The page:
Democratic State of Play
Hillary Clinton versus Bernie Sanders in a boxing match would have the commentators saying that Bernie is on the ropes and facing at best, a TKO, but it the latest Democratic primaries Bernie is KO. Despite being out cold, the latest numbers show that Clinton is the next Democratic nominee. Despite some states still not completed, and even if Bernie won all of them he would still be KO, but Bernie still seems to be trying to hold on…maybe a few too many blows to the head has him confused.
Republican State of Play
Donald Trump versus the rest has been declared a no contest, with the fight awarded to ‘The Donald’. He is the presumptive Republican Party candidate for the Presidency of the Unites States of America, a result hardly expected a year ago, but the people have spoken. Therein lies the secret to Trump’s appeal and success, he speaks to the people and tells them what they would like to hear. Political correctness doesn’t exist in Trump’s book, his motto seems to be “say what has to be said when it has to be said” and damn the consequences. His statements regarding Mexicans and Muslims have resonated with the common man, even if the more elite intelligentsia find them offensive. Trump succeeded in getting the blue collar GOP supporters behind him with the very Archie Bunker type of bluntness that the more sophisticated have found offensive.
Trump versus Clinton
With both the leading contenders for the final bout decided, let’s take a look at what to expect from a Clinton versus Trump bout. Trump has been consistently behind Clinton in the polls, although he seemed to make up a lot of ground around the middle of May when he drew almost level. The latest polls however seem to indicate a reversal with Clinton having opened up a lead with 46% of potential voters favoring her, putting her ahead of the 35% who prefer Trump. The campaigns still have a long way to go and as former British Prime Minister Harold Wilson is reputed to have said in the 1960s, “a week is a long time in politics”, so a lot can change between now and November 8.
The last few days of primary campaigning by Hillary Clinton have seen her directing her attack at Trump and no longer concentrating on Bernie Sanders, which might account for her jump in the polls. Donald Trump, on the other hand, seems to have lost ground after his comments about U.S District Judge Gonzalo Curiel, who is of Mexican descent, by saying that Judge Curiel had a conflict of interests in presiding over the Trump University matter. Trump has said that he would build a wall along the Mexican border to keep out illegal immigrants and Judge Curiel’s Mexican heritage means that he won’t be impartial. This mixing of a personal business matters with national politics seems to have backfired on Trump, costing him support across the board, hence the lower support in the polls.
The Downside for Trump
While Trump’s in-your-face attitude and personal attacks, often bordering on rudeness, against his Republican primary candidates worked wonders and decimated the GOP opposition, many of the positions he took and statements that he made might come back to haunt him in the very different contest with Hillary Clinton. One of the problems facing Trump is the perception that he is some sort of right wing demagogue as a result of the many extreme right wing fringe organizations that have come out in his support. He might need to come out far more strongly against these so-called supporters if he wants to unite the Republican Party to stand behind him.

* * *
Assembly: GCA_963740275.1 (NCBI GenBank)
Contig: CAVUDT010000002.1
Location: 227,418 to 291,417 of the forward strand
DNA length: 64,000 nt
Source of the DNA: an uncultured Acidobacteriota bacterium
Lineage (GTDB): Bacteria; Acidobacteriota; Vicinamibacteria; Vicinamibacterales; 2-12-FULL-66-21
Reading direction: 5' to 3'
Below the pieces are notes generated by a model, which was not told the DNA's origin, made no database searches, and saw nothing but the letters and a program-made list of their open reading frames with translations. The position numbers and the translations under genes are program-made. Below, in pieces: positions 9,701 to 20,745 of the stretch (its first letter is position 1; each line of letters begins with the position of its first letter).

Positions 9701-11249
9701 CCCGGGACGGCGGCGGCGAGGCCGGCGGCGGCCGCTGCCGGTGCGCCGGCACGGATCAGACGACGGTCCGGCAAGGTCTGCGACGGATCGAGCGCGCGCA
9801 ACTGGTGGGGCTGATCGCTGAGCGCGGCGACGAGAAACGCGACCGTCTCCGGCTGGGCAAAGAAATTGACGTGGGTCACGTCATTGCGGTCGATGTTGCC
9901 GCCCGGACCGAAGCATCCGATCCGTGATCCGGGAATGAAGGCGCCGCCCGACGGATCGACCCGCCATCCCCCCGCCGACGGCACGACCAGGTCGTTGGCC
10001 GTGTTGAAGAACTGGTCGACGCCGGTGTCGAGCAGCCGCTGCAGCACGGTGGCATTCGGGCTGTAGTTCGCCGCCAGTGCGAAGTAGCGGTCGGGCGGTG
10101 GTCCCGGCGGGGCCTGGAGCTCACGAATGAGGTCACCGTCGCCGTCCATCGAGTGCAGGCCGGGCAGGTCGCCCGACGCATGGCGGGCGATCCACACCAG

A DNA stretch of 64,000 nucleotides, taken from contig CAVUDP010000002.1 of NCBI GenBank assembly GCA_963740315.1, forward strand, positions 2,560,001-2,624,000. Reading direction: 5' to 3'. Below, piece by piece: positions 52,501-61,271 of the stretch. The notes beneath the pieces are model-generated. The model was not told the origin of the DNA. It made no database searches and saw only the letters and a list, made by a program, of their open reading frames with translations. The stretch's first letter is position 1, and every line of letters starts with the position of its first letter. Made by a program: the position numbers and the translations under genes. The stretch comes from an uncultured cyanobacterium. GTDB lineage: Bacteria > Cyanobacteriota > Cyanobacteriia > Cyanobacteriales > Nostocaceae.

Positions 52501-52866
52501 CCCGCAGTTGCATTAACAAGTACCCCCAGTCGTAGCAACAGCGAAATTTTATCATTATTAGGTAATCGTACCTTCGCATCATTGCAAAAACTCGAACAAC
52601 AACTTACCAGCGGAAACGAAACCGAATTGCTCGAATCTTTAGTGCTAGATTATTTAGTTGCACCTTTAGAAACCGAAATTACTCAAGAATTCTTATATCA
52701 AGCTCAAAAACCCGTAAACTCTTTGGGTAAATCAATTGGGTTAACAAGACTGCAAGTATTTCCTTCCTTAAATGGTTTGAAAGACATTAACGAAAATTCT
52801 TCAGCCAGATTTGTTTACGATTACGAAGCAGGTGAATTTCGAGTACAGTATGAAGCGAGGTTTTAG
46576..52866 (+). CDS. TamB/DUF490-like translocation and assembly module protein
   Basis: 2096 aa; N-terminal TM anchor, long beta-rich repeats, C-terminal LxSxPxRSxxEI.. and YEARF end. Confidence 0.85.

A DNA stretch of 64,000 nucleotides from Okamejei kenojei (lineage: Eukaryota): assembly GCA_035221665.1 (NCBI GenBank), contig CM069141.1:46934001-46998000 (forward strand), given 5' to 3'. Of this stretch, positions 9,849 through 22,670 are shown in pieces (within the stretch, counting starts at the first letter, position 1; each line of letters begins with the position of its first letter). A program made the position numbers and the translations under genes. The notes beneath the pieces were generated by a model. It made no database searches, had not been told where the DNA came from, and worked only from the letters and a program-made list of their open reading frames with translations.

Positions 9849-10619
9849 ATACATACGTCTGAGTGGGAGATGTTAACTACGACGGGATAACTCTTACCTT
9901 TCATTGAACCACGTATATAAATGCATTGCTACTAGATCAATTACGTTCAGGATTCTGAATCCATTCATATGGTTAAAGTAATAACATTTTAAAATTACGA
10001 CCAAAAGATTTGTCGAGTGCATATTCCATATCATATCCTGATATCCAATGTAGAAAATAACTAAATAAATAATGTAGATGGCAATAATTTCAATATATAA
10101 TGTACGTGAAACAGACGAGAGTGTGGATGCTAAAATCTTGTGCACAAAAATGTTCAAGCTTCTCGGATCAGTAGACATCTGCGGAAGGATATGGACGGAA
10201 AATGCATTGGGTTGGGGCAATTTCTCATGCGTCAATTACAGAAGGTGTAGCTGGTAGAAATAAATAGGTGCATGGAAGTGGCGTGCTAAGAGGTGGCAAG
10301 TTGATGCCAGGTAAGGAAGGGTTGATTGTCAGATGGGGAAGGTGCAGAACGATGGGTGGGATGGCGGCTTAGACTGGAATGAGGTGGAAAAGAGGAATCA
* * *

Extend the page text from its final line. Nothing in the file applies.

Hitting Clinton Below the Belt
We have already seen that it is relatively simple for Hillary Clinton to aim and land jabs at Donald Trump’s body by quoting the numerous contradictory statements he has made in the past year of primary campaigning, highlighting the inconsistency of his policies. Clinton, while not covering herself in glory during her tenure as Foreign Secretary, claims that her vast diplomatic and government experience is one of the reasons that she should be elected. Trump will have to concentrate his punches on the flaws in her defense with regard to Libya and the email scandal in order to score points effectively and to steal support back from her.
Hillary Clinton will no doubt unite the Democratic Party behind her candidacy, while her contest with Bernie Sanders has not been as divisive as the Republican contest appears to have been. One of the problems Trump will face is that conservative Republican commentators, such as Norman Ornstein and William Kristol, have labelled his unique collective policies as “Trumpism”, while a number of senior Republicans are still hesitant about embracing him as their candidate. Another negative for the Trump campaign has been the comparison to Hitler that was made after his request for supporters to raise their right hands in a gesture reminiscent of the Nazi salute. He has been referred to as a right wing populist of the same ilk as European right wing anti-immigrant politicians, such as Geert Wilders and Marine le Pen, by German Vice Chancellor Sigmar Gabriel.
The Final Word
Donald Trump might well turn out to be his own biggest enemy in a Presidential battle with Hillary Clinton and might need to become more circumspect and cautious in his utterances. We must not forget that his blunt approach and, oft times, insulting behavior and comments found favor with a large percentage of Republicans, which could well transfer itself to the national stage. Hillary Clinton, on the other hand, will find plenty of ammunition to attack, using her current tactic of counterpunching by flinging his own comments back at Trump and asking him to explain his contradictions. Time and the polls will tell us who is the better counter puncher of the two.